Approximately 15% of business owners are under age 35. At CLM, we have had the privilege of working with some of them. On occasion, in loose conversation, I have referred to them as “kids” – not out of disrespect, but because I am most definitely not one. Young entrepreneurs are fascinating to me because they are taking risk even though they probably don’t need to – their education, often combined with internships, makes them employable at large firms. The ones who go out on their own are a powerful, innovative, creative force in our economy, and right now they need support and encouragement.
I promise not to get political on this – although, what is “political” might depend on your point of view. The fact is that the effects of the COVID-19 pandemic and widespread shutdowns have devastated the small business community as a whole. Some, helped by prudent use of PPP funds and the availability of disaster-relief loans, have managed to thrive and will likely survive, but in the macro-sense, that has not been the case. Statistics from the National Bureau of Economic Research indicates that during the height of the pandemic, the number of active business owners in the United States dropped by 22% between February and April, and continued to decline through the early part of the summer. These impacts cut across all racial, ethnic, and gender classes of business owners – but today, we are focusing on the young entrepreneur.
Even pre-COVID, research that I have seen indicates that small business ownership among people under age 25 has been declining slightly for several years. It is difficult to find up-to-date data, but the same trend even applies among those aged 35-54.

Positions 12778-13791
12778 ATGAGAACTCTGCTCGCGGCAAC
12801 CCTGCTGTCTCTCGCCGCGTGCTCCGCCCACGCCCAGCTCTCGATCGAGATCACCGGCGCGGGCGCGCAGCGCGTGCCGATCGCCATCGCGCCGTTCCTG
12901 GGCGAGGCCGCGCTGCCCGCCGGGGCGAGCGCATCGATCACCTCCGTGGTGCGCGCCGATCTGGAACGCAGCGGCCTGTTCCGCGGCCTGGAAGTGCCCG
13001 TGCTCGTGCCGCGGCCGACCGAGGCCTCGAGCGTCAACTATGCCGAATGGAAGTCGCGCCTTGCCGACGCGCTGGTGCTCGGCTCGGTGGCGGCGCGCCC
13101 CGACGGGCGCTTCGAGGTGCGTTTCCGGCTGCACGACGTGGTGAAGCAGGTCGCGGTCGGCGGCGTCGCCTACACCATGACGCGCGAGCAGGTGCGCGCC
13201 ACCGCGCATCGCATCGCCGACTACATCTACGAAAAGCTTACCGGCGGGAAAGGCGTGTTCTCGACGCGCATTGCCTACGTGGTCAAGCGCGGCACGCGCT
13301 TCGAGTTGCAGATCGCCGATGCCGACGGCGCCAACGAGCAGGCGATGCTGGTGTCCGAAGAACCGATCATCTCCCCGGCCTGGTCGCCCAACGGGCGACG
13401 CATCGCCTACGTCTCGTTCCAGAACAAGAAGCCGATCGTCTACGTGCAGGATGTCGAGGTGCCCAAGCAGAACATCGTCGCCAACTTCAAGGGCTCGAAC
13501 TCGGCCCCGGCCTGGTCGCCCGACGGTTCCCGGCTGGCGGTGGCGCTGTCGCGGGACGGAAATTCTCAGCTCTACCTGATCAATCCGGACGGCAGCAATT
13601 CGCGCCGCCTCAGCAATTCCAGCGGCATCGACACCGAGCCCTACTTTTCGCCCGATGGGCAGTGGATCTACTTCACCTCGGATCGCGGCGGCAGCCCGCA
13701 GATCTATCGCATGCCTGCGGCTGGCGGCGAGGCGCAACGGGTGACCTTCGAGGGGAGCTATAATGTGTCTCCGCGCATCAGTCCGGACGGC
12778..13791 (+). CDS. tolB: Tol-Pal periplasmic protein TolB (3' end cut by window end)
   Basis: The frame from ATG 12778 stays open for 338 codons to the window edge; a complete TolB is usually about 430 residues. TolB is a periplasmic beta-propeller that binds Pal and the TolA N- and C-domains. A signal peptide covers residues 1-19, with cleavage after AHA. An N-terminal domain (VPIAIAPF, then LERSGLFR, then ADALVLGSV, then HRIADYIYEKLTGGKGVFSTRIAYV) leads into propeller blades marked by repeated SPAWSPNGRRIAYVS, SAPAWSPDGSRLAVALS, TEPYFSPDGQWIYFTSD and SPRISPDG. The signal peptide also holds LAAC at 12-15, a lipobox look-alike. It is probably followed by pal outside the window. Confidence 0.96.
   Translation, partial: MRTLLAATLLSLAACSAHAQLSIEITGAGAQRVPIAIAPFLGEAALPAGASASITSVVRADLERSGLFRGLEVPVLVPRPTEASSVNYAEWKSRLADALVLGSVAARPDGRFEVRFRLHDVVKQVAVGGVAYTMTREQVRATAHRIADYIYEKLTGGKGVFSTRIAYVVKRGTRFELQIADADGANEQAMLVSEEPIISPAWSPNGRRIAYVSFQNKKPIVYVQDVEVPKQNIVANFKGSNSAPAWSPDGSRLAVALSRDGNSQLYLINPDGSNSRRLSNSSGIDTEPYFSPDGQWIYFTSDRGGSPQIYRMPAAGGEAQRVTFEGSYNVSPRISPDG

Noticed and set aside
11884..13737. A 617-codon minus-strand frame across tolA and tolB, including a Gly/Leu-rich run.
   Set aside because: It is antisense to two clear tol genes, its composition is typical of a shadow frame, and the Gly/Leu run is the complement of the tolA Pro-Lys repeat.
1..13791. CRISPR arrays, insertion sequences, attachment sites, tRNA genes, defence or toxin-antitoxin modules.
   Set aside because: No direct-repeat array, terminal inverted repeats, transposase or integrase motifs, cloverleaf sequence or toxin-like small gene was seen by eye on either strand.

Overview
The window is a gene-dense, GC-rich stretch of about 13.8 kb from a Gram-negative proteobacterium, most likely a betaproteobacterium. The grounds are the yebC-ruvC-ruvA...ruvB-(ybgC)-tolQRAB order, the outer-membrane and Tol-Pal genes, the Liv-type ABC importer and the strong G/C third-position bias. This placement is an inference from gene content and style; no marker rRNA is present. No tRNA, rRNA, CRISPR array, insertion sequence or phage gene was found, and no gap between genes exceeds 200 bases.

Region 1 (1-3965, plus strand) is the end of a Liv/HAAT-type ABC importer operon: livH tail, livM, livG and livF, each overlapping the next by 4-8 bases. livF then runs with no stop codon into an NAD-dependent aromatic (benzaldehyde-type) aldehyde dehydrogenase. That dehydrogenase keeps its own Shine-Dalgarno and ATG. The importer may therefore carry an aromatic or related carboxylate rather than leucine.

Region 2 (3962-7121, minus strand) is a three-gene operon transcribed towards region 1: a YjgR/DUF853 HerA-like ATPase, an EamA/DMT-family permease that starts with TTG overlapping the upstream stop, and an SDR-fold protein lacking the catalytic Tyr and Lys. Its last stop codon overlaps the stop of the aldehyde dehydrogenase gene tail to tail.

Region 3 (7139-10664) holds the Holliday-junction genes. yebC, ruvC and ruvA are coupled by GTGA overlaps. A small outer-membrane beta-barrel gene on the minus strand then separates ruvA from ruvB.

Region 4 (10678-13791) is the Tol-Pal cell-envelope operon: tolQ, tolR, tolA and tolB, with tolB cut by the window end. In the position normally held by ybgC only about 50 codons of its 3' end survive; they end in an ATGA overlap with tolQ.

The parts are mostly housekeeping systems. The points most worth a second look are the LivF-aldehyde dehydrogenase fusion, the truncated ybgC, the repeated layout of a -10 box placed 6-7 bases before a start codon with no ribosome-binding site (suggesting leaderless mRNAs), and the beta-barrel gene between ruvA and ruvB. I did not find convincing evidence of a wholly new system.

As you might expect, younger, smaller businesses generally have less working capital than their more-established counterparts (which means they will run out of cash sooner), and they have less access (due to the cost) to professional business advice. If you follow what we do, you know the importance of sound fiscal management, which combines best accounting procedures with fine-tuned profit modeling, compensation structures, and balance sheet management. Young entrepreneurs, though often well-educated, haven’t yet had the time or the money to invest in these concepts – and that makes them vulnerable. The reason that disasters like COVID are particularly harmful is two-fold: 1) Forced closures (full or partial) and reduced consumer demand and 2) Increased reliance on government bailout funding.
On the flip-side, our youngest and most creative entrepreneurs are quicker to pivot, adjust, and move forward with new ideas that solve new consumer needs or problems in their communities. If you are a well-established business owner, you remember the challenges you faced in the early days. Find an opportunity to mentor a younger entrepreneur that you know, or invest some time in speaking to business students about how you built your business, how you control your risk, and how you employ good fiscal management strategy to ensure your survival in any kind of economic condition.
At our firm, we will do the same.